Prof. John Gladysz from Texas A&M will report on some catalyst recycling strategies from his lab based on fluorous chemistry with an overall focus on green chemistry initiatives (ORGN: 306). Not only will this involve Ru-catalyzed olefin metathesis processes, but also include Ni-catalyzed ethylene polymerizations as well.
We’ll also hear some interesting chemistry out of the laboratory of Tom Rovis at Colorado State (ORGN: 466). They will describe a process of using ring-opening/cross metathesis (ROCM) for the generation of substituted cyclopentadienyl (Cp) ligands and the subsequent employment of the synthesized Cp ligands to form new Rh(III)-catalysts for improving C-H functionalization reactions.
Finally, ORGN: 502 (High-load, hybrid ROMP reagents/scavengers/ligands immobilized on silica and Co/C magnetic nanoparticles for their application in sequestration and parallel synthesis) describes a collaborative project where Materia Inc., along with Paul Hanson’s group at the University of Kansas, have played pivotal roles in developing ROMP-based materials for solid-phase synthesis applications.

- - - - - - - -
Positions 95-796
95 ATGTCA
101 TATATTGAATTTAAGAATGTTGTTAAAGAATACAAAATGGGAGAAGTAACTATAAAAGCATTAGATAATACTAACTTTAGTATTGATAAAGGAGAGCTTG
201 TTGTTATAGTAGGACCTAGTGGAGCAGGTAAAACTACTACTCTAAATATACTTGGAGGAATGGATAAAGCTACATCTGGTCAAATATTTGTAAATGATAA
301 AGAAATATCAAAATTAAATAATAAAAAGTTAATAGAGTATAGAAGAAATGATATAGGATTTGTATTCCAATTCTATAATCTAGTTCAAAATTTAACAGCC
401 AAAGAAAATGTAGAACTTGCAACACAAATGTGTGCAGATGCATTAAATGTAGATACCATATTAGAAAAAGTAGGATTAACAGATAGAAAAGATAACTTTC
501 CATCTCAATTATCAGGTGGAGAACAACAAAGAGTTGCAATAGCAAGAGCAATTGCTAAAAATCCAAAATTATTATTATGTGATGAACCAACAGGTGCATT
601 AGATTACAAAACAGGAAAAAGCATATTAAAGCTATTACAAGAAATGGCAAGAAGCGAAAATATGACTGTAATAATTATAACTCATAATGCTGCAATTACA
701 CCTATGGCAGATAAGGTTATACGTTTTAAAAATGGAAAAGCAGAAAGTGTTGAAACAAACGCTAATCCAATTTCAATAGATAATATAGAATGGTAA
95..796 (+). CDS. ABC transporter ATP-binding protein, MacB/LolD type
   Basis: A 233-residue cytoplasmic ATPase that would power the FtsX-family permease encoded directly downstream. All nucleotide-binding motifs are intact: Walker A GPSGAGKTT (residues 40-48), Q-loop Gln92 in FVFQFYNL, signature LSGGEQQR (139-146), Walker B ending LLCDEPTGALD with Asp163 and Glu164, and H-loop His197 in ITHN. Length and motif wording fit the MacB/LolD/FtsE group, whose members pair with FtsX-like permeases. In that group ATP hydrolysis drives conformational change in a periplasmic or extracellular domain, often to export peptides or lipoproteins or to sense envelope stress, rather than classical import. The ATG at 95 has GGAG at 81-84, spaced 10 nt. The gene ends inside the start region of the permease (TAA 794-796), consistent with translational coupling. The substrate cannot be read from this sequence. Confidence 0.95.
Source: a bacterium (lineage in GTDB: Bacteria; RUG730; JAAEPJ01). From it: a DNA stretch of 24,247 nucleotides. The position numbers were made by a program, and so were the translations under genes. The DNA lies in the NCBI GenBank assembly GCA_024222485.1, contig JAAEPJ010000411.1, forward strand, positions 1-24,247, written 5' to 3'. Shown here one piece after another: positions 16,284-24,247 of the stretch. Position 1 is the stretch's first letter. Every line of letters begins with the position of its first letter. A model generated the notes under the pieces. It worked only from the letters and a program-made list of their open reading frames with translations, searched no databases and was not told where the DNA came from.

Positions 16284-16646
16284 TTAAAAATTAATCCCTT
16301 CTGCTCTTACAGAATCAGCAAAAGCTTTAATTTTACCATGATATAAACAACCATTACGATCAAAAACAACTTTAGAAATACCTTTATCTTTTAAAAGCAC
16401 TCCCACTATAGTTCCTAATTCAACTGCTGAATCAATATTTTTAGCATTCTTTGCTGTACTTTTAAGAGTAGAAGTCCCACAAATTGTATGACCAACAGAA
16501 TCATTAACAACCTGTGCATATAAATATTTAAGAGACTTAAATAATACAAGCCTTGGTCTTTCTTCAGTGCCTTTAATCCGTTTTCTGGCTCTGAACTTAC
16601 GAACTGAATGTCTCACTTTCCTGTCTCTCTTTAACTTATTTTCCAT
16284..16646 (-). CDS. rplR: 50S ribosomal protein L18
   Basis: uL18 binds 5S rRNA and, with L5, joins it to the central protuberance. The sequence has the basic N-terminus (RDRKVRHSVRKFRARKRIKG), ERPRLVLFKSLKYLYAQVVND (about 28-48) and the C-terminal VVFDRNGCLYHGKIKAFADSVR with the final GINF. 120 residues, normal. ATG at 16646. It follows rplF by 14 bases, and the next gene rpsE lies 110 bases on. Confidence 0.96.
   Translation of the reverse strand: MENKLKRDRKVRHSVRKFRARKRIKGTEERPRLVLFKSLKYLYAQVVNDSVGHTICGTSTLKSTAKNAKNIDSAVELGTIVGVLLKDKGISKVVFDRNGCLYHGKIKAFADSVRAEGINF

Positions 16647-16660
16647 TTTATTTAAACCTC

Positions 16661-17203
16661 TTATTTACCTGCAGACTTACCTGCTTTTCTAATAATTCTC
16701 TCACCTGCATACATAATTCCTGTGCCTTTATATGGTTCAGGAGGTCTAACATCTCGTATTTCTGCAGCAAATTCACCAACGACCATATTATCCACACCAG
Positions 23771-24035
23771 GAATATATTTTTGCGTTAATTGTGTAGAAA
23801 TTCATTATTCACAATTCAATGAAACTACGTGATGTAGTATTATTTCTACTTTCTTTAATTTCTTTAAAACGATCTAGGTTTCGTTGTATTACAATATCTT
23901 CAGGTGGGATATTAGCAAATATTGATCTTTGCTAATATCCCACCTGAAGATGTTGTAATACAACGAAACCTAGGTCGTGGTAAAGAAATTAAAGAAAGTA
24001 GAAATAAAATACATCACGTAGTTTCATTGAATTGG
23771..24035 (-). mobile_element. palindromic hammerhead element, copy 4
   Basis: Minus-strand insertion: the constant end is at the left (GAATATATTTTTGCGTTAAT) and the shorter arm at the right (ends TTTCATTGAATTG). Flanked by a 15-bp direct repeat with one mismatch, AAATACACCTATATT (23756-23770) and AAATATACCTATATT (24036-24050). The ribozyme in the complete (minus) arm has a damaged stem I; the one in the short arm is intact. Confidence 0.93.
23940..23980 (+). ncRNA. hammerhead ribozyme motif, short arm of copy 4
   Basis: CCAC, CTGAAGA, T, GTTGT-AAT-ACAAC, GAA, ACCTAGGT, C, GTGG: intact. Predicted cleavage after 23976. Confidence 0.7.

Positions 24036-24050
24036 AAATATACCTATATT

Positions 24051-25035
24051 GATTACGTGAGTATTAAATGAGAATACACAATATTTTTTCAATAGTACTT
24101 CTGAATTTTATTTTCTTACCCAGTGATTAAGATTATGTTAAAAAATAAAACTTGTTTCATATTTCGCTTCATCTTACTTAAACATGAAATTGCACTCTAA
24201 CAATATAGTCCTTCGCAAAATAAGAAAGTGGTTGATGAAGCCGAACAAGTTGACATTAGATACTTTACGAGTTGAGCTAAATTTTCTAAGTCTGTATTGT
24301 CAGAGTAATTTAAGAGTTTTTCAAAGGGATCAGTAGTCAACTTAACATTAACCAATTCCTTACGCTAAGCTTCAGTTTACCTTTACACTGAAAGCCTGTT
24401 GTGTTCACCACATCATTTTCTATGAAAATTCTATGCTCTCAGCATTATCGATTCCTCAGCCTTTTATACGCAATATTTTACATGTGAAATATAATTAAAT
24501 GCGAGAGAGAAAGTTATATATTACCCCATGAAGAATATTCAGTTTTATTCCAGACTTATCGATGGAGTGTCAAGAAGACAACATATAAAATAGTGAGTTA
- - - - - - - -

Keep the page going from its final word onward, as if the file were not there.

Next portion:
Some other noted presentations of interest include:
- CATL: 311 – Renewable feedstocks via olefin metathesis: A high throughput workflow for the discovery of novel homogeneous olefin metathesis catalysts – from The Dow Chemical Company
- CATL: 319 – Alkane and olefin metathesis with well-defined W(Me)6 supported on silica/silica-alumina catalysts – from the Basset labs at King Abdullah Univ. of Sci. Tech.
- INOR: 774 – Comparing Ru and first row transition metal-catalyzed olefin metathesis – DFT Studies